Continuing on my adventure of running my own self-built router at home, I decided to get IPv6 running on my home network. As of writing this blog post, my ISP doesn't do native IPv6 yet so I decided to go with Hurricane Electric's IPv6 Tunnel Broker service, which provides you with an IPv6-in-IPv4 tunnel.
Creating the tunnel
The first step is going to HE's Tunnel Broker website and creating a regular tunnel. Set your IPv4 endpoint to your router's public IP address and be sure to pick a tunnel server close to you.
Once the tunnel's been created, you'll want to grab the following information:
- Server IPv4 address
- Server IPv6 Address (this will be your route to the outside world)
- Client IPv6 Address (this will be your router's address)
- Routed /64 (this is the block of IPv6 addresses for your network)
If you run multiple subnets, you can create a /48 block, but for my uses I just need a single subnet (/64 block), so that's what I'll be covering.
Updating the firewall
Before we even fire up the tunnel, we want to make sure it'll be secure when it comes up. This is a little different from my first post which covered IPv4 since we won't be using a NAT, but instead directly routing packets.
The goals of these firewall rules will be to:
- Allow traffic related to already-established outbound connections
- Allow ICMPv6 Destination Unreachable
- Allow ICMPv6 Echo Request
- Allow ICMPv6 Neighbor Soliciation and Advertisement on the local network (interface br0)
- Allow all traffic coming from the local network (interface br0) out the world (interface he-ipv6)
- Drop everything else
Since we are doing regular routing, all rules on the INPUT chain will manage traffic directed to the router itself and all rules on the FORWARD chain will manage routed traffic (between the local network and the internet).
Here's what my
/etc/iptables/rules.v6 file looks like with all these rules applied. Note that the default policy on
Once you have the firewall rules in place, it's time to update the
/etc/network/interfaces file for the tunnel. There are two additions that we need to make: An IPv6 address for your internal network's interface and a virtual interface for the tunnel.
This is where you'll use the details you got from the Tunnel Broker website. Everything will mostly be directly used, however you need to choose an address from the Routed /64 block for your router's internal interface. The first one in the block is convenient, so if your block is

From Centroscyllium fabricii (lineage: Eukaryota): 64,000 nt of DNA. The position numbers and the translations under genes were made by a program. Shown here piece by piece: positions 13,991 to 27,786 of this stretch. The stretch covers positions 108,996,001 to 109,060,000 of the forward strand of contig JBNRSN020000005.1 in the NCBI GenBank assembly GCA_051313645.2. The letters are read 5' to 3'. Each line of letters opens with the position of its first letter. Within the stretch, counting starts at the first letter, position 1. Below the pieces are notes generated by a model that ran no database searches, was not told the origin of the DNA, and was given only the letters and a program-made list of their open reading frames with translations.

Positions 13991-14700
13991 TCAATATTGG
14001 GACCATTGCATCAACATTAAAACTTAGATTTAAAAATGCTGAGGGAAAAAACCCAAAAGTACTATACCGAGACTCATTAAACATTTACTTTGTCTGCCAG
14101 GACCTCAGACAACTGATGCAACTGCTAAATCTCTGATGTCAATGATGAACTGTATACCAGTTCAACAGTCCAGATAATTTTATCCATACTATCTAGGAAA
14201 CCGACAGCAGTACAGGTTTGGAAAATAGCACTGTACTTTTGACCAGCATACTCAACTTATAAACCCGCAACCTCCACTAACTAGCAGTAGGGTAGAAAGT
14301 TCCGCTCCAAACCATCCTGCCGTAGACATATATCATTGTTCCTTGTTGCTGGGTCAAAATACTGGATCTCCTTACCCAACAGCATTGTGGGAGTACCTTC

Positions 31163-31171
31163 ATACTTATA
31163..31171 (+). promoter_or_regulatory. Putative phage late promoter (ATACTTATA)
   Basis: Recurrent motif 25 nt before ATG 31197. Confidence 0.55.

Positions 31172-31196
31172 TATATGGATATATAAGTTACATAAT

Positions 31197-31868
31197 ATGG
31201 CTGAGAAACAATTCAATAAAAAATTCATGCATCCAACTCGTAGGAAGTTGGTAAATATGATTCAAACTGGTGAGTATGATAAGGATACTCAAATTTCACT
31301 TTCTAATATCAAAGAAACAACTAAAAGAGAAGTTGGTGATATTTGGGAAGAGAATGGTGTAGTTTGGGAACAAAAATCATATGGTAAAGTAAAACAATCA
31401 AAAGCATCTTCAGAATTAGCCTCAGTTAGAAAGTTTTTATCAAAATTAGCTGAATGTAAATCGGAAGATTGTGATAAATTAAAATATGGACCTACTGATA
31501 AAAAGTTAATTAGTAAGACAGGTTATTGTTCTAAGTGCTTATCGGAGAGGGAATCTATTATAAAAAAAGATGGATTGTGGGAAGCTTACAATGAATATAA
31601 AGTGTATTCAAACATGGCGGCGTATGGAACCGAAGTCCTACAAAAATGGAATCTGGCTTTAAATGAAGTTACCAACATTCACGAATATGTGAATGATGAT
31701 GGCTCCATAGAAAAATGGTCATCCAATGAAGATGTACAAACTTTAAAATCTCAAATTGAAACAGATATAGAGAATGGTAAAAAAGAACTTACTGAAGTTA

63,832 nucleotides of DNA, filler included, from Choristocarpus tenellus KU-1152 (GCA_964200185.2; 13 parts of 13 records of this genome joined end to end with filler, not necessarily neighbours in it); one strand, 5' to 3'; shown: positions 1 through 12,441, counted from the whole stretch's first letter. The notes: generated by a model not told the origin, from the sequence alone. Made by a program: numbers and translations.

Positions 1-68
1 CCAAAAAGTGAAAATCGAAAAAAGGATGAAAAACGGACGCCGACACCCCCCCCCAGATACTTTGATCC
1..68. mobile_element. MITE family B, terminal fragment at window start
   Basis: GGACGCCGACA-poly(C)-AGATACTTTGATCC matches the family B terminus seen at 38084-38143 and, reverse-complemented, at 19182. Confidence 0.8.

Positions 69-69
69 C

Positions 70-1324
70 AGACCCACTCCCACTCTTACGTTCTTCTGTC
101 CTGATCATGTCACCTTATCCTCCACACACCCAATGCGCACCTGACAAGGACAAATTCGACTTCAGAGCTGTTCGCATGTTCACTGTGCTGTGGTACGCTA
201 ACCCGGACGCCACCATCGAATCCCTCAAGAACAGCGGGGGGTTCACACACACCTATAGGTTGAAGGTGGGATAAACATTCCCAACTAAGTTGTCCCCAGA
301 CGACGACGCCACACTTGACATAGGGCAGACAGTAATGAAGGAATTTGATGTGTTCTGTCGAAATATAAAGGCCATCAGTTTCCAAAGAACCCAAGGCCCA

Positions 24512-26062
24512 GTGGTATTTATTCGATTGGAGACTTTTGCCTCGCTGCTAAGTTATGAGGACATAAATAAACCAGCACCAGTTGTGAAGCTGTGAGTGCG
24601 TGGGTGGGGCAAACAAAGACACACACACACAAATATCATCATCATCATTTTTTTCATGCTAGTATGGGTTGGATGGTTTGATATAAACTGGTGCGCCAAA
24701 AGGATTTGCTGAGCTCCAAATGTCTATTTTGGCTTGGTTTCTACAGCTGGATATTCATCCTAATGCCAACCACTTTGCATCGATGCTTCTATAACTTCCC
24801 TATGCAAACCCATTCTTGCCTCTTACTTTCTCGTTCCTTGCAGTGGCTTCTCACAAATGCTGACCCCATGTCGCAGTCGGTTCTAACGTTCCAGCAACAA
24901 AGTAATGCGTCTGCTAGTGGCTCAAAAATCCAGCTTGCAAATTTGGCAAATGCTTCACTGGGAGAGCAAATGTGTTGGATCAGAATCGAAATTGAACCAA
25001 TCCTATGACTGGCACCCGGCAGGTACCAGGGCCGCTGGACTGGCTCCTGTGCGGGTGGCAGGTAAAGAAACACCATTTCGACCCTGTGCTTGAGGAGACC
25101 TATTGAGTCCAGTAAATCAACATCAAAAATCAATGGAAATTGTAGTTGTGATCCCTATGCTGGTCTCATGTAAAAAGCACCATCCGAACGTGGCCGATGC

2001:470:6661:7274::/64 then your router's address will be
2001:470:6661:7274::0 is technically the first address, but using 1 is less confusing since it's similar to IPv4 addressing).
Here's what my
/etc/network/interfaces files looks like after those changes, the IPv6 additions at the end. Be sure to replace the variables in the file with the values you got from the Tunnel Broker website.
Once you make these changes you'll be able to run these commands to start/restart your interfaces to fire up the tunnel:
sudo ifdown br0; sudo ifup br0
sudo ifup he-ipv6
Note that if you're SSH'd into your server, you should run the first command in screen because you're going to lose connectivity for a few seconds. Once your tunnel's up, you should be able to
ping6 ipv6.google.com and get a response.
Setting up Router Advertisements
Getting the router talking IPv6 is only the first half. Now we need to have the devices on our local network pick up IPv6 addresses using a mechanism called Router Advertisement. Fortunately there's a Linux package called
radvd which is incredibly easy to set up.
Here's what a basic
/etc/radvd.conf will look like. Again, be sure to replace
$ROUTED_64 with the block you were assigned via the Tunnel Broker website.
Yeah, that's it. Start the
radvd service and everything should get an IPv6 address. From a machine that's not your router, you can
ping ipv6.google.com to verify that connectivity's working.
Now that's all done, you have a router that talks IPv6 with the world and you can feel a little bit better about the whole IPv4 exhaustion issue.